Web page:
By Rich Leffler
7 Steps for Cultivating Business
Professional Mortgage Consulting
Great service and communication build referrals and return business
Mortgage brokers and loan originators have many goals when working with clients,
not the least of which is funding their
loan application. a different goal, how-
ever, should take precedence: creating
customers for life.
after each transaction you complete,
your clients should eagerly give your
name and contact information to anyone
they meet who might soon need a mort-
gage. previous customers represent a
wealth of future business — their own
and that of their friends and acquain-
tances. The truth is, people enjoy telling
other people about professionals who
deliver exceptional service and results.
referrals represent the best market-
ing you can receive. Because of this,
brokers and originators would be wise
to stay in touch with past clients. Those
who don’t risk losing future business.
The following seven tips can help.
2. Annual credit review
Have you ever started to originate a
mortgage only to find a harmful error
on your client’s credit report? Even if
you resolve the issue, it could take as
many as 60 days to fix the credit score.
That could present a serious problem.
The Fair and accurate Credit Transactions act allows everyone one free
credit report each year from each of the
three major consumer reporting agencies. Once a year, send out postcards
to your previous clients. remind them
to order their free credit reports.
One clever way to do this is to send
these postcards just before daylight
saving time. This way, you also can remind them to reset their clocks. In addition, let clients know you would be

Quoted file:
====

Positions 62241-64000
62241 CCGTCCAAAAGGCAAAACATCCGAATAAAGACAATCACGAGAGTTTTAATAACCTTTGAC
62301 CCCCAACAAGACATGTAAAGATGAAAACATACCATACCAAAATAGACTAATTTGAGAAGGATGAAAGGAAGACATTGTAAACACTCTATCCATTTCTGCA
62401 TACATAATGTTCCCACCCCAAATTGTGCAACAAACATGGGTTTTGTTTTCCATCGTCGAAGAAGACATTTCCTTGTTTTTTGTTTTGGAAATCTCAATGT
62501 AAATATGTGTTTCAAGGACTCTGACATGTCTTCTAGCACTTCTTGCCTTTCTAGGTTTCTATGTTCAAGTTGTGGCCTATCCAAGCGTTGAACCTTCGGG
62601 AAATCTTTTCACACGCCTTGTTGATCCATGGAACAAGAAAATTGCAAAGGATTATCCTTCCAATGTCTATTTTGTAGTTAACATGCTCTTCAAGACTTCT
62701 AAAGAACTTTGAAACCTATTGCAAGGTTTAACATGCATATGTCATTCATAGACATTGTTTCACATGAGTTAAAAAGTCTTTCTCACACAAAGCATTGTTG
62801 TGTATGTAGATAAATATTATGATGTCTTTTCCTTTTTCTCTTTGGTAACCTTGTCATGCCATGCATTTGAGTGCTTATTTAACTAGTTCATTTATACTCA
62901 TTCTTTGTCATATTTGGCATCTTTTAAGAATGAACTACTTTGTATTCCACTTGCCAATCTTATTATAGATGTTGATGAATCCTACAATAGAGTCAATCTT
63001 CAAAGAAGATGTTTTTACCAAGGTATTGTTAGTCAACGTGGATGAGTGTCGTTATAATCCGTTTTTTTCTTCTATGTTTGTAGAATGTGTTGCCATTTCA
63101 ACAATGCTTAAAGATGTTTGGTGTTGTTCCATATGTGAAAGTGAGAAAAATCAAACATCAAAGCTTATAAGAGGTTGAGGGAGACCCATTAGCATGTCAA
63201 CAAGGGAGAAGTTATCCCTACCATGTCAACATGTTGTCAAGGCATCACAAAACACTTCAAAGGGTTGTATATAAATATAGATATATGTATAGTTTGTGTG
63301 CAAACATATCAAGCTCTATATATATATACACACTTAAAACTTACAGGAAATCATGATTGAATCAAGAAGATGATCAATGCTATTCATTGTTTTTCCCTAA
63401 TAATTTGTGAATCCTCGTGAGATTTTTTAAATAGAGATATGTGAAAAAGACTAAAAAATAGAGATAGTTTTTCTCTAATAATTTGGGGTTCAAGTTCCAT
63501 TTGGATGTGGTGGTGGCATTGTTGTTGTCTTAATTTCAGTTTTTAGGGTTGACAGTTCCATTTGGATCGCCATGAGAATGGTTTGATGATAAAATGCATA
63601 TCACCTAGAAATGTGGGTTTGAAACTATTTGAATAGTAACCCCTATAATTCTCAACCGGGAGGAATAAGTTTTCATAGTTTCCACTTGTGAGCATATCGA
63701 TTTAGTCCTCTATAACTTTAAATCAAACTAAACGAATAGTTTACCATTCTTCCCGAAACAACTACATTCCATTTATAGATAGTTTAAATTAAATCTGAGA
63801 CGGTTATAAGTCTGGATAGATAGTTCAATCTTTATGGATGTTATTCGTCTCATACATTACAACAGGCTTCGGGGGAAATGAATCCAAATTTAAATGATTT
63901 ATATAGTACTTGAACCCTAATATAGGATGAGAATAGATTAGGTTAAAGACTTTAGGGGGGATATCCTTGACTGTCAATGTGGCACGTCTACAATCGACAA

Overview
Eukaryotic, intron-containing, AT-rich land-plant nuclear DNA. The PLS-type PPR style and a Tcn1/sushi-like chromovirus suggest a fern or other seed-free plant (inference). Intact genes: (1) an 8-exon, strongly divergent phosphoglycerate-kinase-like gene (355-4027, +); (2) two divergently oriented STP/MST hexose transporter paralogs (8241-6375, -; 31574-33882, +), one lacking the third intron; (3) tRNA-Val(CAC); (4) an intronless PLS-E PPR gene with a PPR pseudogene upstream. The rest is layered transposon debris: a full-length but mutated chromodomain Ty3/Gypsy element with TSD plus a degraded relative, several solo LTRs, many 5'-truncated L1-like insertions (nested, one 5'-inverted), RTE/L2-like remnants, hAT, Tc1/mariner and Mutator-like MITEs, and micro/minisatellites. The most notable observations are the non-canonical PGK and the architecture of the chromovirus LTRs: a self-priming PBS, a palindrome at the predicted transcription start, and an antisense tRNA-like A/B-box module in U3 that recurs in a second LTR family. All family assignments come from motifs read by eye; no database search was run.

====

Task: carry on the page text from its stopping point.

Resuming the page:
happy to review their credit reports
with them. This will give you the chance
to help them uncover errors — and
identify refinance opportunities.
into your planner or calendar along
with a reminder to mail a card a week
Many brokers and originators fail to
achieve these most-basic methods of
staying in touch. Set yourself apart by
never missing end-of-year holiday or
7. Request referrals
Don’t be afraid to tell clients you appreciate receiving referrals. You can’t
expect to receive what you don’t
Set the expectation by asking customers if they would be willing to refer
someone to you after they experience
“After each transaction you complete, your clients should
eagerly give your name and contact information to anyone
they meet who might soon need a mortgage. Previous
customers represent a wealth of future business.”
1. Annual checkup
Each year, you should visit your doctor
for a checkup. If things go well, you’ll
leave with a clean bill of health.
Think of past customers the same
way. Each year, you should meet with
them to make sure everything is OK
with their mortgage.
add each client’s closing date to your
calendar and mail them a handwritten
card annually. Thank them for their business and remind them that it’s time to
schedule their annual mortgage review.
3. Changing seasons
Nobody likes household chores, and
you’re probably not going to do any for
your customers. You can, however, provide some helpful tips.
Once before winter and once before
summer, mail postcards suggesting
things to do in preparation for the coming season. It might not occur to your
customers to place plastic sheets over
windows before winter or to change
filters on air-conditioning units before
summer. By helping them protect their
home, you further cement your place
as a trustworthy professional worthy of
their referrals and future business.
5. Get personal
One of my favorite customers grew loyal
not only because I provided exceptional
service, but also because I recalled his
wife’s name long after his original loan
closed. By recalling that basic piece of